To ensure that these establishments operate in the safest manner possible, Governor DeWine's Restaurant Advisory Group created a detailed list of guidelines and best practices for restaurant and bar owners to follow. The full list of mandatory and recommended best practices can be found at

Personal care services such as hair salons, barbershops, day spas, nail salons, and tanning facilities may reopen on May 15.

To ensure that these establishments operate in the safest manner possible, Governor DeWine's Personal Services Advisory Group created a detailed list of guidelines and best practices for personal care service providers to follow. The full list of mandatory and recommended best practices can be found at

Additionally, on Monday, Governor DeWine ordered that all United States and Ohio flags be flown at half-staff In honor of the lives of those killed and injured and those whose lives were forever altered by the tragedy of May 4, 1970, at Kent State University.

On Wednesday, Governor DeWine issued the following statement regarding the death of former Pickaway County Sheriff Dwight Radcliff:

"Former Pickaway County Sheriff Dwight Radcliff has been my friend for four decades. I first met him when I was running for Congress in 1982.  We hit it off because of my background as a county prosecutor.  Even then Dwight was a legend in law enforcement! 

"He combined his skills as a people person with the drive and skills of an experienced lawman.  That combination served the people of Pickaway County and the people of Ohio for 48 years.  After he left the Sheriff’s office when I was Attorney General, I asked him to be my liaison with law enforcement around the state.  His people skills and law enforcement savvy served us so very well.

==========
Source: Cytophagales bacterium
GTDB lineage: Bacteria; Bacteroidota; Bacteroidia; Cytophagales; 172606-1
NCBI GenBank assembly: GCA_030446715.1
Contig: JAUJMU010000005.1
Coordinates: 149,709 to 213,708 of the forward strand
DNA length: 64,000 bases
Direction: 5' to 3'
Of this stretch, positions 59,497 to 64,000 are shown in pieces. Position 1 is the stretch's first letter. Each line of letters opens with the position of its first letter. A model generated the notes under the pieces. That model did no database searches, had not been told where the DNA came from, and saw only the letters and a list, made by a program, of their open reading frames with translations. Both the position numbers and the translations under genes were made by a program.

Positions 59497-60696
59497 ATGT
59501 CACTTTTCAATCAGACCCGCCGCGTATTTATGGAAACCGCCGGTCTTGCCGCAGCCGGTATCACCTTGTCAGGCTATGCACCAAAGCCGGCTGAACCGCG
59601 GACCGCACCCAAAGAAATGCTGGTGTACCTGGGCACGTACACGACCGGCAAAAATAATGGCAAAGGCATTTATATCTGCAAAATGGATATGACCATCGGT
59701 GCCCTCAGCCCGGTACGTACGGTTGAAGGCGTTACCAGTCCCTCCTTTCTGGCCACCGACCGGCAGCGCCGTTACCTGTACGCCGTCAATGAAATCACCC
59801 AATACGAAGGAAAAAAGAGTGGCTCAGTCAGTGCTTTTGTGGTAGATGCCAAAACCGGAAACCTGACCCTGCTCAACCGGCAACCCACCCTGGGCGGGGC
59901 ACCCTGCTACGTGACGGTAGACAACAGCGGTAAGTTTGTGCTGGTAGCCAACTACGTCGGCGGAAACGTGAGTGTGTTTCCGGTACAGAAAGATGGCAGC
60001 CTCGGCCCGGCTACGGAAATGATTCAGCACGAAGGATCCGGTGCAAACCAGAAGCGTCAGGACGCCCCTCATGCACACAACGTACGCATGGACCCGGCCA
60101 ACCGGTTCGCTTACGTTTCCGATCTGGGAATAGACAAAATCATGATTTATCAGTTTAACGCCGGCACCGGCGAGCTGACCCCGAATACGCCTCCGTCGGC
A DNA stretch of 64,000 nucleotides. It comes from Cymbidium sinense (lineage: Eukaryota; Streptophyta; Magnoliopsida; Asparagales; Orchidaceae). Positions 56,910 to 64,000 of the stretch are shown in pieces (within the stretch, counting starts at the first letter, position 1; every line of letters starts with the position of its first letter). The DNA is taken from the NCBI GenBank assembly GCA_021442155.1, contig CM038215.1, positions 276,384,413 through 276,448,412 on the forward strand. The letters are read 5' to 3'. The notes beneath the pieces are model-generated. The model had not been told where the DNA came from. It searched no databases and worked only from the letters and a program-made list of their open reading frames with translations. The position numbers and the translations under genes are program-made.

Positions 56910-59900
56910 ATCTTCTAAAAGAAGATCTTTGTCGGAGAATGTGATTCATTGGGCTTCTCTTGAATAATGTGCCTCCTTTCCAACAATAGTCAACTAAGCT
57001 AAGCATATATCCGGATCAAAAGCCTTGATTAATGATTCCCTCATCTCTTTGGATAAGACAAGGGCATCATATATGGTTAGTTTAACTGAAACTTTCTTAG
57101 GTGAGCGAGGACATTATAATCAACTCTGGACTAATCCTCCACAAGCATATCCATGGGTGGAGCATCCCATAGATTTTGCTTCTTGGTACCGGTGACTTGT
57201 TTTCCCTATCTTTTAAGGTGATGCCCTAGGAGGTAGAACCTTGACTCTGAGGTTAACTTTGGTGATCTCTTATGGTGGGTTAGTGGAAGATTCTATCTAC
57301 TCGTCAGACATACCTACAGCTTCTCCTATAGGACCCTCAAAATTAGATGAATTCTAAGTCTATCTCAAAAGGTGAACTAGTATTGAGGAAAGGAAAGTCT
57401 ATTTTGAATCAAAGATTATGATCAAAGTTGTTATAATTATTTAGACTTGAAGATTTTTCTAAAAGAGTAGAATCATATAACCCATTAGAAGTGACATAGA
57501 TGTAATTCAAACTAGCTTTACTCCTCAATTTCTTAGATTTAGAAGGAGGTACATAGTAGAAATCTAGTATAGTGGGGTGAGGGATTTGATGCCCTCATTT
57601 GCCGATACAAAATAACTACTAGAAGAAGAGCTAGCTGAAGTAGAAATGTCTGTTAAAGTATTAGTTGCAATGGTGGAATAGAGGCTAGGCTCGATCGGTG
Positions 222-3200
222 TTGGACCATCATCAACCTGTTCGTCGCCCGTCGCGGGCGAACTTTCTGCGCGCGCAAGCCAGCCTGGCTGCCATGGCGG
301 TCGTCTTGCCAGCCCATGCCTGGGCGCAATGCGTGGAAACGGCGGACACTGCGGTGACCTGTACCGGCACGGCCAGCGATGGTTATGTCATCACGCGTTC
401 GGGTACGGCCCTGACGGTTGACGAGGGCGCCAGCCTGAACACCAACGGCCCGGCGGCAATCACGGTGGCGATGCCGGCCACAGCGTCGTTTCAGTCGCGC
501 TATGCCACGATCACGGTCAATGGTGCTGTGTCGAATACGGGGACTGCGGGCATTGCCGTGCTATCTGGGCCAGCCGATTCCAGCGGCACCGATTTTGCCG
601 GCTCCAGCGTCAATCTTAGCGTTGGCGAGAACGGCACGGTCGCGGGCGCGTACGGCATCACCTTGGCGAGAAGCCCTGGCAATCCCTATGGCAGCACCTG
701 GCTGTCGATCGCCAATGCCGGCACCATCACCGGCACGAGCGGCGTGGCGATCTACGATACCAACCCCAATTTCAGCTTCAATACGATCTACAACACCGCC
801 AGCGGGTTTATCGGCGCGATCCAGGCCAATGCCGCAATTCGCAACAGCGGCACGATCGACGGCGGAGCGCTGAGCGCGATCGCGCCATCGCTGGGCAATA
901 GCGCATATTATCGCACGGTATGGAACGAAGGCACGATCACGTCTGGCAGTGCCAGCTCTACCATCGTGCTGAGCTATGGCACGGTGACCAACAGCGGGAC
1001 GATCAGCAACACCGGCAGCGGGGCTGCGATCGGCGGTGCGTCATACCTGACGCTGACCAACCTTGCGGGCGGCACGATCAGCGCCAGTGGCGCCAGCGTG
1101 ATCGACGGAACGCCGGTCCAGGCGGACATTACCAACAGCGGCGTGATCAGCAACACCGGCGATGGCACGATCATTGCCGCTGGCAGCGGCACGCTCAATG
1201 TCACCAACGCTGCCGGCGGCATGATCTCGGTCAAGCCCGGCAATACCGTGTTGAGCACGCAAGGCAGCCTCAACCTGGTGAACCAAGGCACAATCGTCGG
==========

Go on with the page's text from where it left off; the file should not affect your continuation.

"He was both a great judge of character and an old-fashioned law enforcement officer, who combined his law enforcement savvy and experience with respect and compassion for people.  Simply put, he just knew how to treat people.

"Fran and I have lost a dear friend.  His beloved wife Betty has been his partner and by his side for his entire law enforcement career -- and she also served the people of Pickaway County so very well. Our hearts go out to Betty; their children Vicky, Dwight, and Sheriff Robert Radcliff; and their families."

Governor DeWine also ordered that U.S. and Ohio flags in Pickaway County be flown at half-staff in honor of the life and service of former Pickaway County Sheriff Dwight Radcliff, who served as the elected sheriff of Pickaway County for 48 years and at the time of his retirement was the longest serving sheriff in the United States.

Wednesday evening, Governor DeWine issued the following statement on the proposed legislative amendments regarding state public health orders:

"My administration is focused on the important things we need to do to help businesses responsibly reopen while protecting Ohioans' health and safety. This week alone, this included increasing coronavirus testing and tracing, balancing Ohio's budget, and working on plans to move Ohio's economy forward. Ohioans need their legislators focused on these important issues. Creating more uncertainty regarding public health and employee safety is the last thing we need as we work to restore consumer confidence in Ohio's economy."

As of Friday afternoon, there are 23,016 confirmed and probable cases of COVID-19 in Ohio and 1,306 confirmed and probable COVID-19 deaths. A total of 4,218 people have been hospitalized, including 1,188 admissions to intensive care units. In-depth data can be accessed by visiting